If someone were to show me when I was young the path my career would take, I would have been skeptical. The title of one of my favorite songs, “The Long and Winding Road,” wouldn’t have begun to describe it.
Fresh out of college with a bachelor’s degree from one of the more prominent university programs in international affairs, and then a master’s degree from an equally prominent graduate program in international business, my path should have taken me straight into the world of diplomacy or the boardroom of a multinational corporation. Instead, after a stint in banking and a bout of soul-searching, I found myself in seminary studying for a master’s in theology. Knowing that I was not that interested in the ordained ministry, and also knowing that, without a collar, to have any credibility in my new field I would need a doctorate, I then embarked upon a PhD program.
Somewhere along the line, I decided that I wouldn’t use my PhD to gain entry into a tenure track academic position. Given that this was my second career, and that my family was starting to take shape, I didn’t think it was a viable option at that point in my life. So while still in my doctoral studies, I obtained a position within my own faith community, one that placed me smack in the middle of the intersection of religion and politics. Even though I also had responsibilities as varied as fundraising and speechwriting, much of my time was spent in domestic and international advocacy circles working on issues like religious freedom and other human rights, poverty, and the environment. My next position, directing an interfaith organization, expanded this issue set to include conflict resolution globally and communal relations domestically.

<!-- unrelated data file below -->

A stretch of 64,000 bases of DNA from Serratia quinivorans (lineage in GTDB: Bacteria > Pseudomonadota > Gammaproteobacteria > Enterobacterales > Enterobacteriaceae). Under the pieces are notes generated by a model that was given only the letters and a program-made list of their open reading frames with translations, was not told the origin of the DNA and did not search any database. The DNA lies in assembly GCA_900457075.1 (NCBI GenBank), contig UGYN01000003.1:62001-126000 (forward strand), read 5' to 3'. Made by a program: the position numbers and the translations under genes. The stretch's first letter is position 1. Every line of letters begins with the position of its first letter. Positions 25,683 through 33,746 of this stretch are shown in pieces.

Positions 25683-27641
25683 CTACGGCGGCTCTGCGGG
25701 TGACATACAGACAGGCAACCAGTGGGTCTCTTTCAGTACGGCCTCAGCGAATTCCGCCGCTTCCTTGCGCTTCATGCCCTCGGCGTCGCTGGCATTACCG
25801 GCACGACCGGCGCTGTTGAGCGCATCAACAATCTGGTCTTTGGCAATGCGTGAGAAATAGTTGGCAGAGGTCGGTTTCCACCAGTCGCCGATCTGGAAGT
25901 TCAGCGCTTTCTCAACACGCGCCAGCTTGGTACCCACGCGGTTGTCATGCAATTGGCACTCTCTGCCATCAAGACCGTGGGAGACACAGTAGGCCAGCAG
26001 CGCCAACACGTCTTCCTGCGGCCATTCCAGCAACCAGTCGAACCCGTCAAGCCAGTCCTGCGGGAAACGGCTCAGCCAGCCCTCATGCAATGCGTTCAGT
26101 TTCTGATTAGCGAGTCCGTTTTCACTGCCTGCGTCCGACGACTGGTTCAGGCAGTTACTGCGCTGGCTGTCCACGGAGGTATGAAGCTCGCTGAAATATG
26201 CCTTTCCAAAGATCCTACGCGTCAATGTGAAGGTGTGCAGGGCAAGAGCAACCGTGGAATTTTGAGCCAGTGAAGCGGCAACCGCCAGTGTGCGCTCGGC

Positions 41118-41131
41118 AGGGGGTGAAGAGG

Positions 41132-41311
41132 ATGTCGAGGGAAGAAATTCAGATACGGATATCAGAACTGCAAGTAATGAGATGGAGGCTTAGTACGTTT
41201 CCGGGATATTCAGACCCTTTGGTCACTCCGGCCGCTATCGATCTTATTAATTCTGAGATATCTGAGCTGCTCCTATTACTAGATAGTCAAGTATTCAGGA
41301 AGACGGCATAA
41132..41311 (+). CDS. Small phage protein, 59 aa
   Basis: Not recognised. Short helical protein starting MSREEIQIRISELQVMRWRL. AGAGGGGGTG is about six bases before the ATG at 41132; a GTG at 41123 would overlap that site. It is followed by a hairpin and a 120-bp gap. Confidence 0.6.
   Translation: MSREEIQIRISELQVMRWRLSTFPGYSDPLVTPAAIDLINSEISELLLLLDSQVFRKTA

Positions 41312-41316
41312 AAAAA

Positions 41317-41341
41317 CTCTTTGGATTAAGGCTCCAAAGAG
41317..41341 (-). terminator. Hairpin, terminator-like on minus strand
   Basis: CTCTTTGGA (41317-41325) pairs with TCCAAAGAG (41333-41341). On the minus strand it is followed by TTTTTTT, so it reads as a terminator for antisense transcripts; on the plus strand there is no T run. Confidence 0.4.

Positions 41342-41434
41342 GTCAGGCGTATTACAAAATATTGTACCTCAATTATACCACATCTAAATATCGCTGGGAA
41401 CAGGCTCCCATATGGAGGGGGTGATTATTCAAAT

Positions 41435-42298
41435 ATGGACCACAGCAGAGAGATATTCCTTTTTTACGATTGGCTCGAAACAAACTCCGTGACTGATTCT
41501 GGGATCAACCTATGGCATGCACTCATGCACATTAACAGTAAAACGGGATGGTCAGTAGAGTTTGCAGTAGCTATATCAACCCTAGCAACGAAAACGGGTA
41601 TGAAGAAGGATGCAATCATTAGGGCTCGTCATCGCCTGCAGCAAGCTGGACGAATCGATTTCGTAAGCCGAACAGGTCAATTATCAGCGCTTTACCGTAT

Then 9/11 happened. While religion was always a partner at the margins of public discourse, suddenly it was front-and-center, whether it had to do with providing comfort to a traumatized society, fostering reconciliation after the committal of hate crimes in local communities, or responding to matters of terrorism and war. In the midst of all this, I was asked to take a position at my current organization, to direct advocacy efforts in the area of international affairs and peace. I was now responding to all the major issues of the day: the Iraq War, torture and Guantanamo; the genocide in Darfur and the tsunami in Southeast Asia; the Millennium Development Goals. My job then, on behalf of US Christian churches together, and in partnership with Jews, Muslims and others, was to bring the moral weight of the religious community to bear on the debate over policy alternatives. Even now, with my current, more theologically defined, portfolio directing inter-Christian dialogue and interfaith relations, I still explore critical matters facing US society, whether having to do with religious bigotry and extremism, how to approach divisive issues, or conflict in the Middle East.
It seems that that winding road has come full circle. In fact, I’m not sure it was winding at all; looking backward I can see a direct line between where I am now and where I started. Religion and politics intersect continually, and to be at that intersection has contributed to what has truly been an interesting career. While a PhD isn’t an absolute requirement for that part of my work, it has certainly made it more accessible. For the other part of my work, in strictly theological circles, a PhD is required, given the level of expertise expected around the table. These expectations also exist in senior leadership positions.
Tomorrow, we get into what it’s like to be on the leadership team of a historic national organization, and to restructure it so that it can be effective in a new context.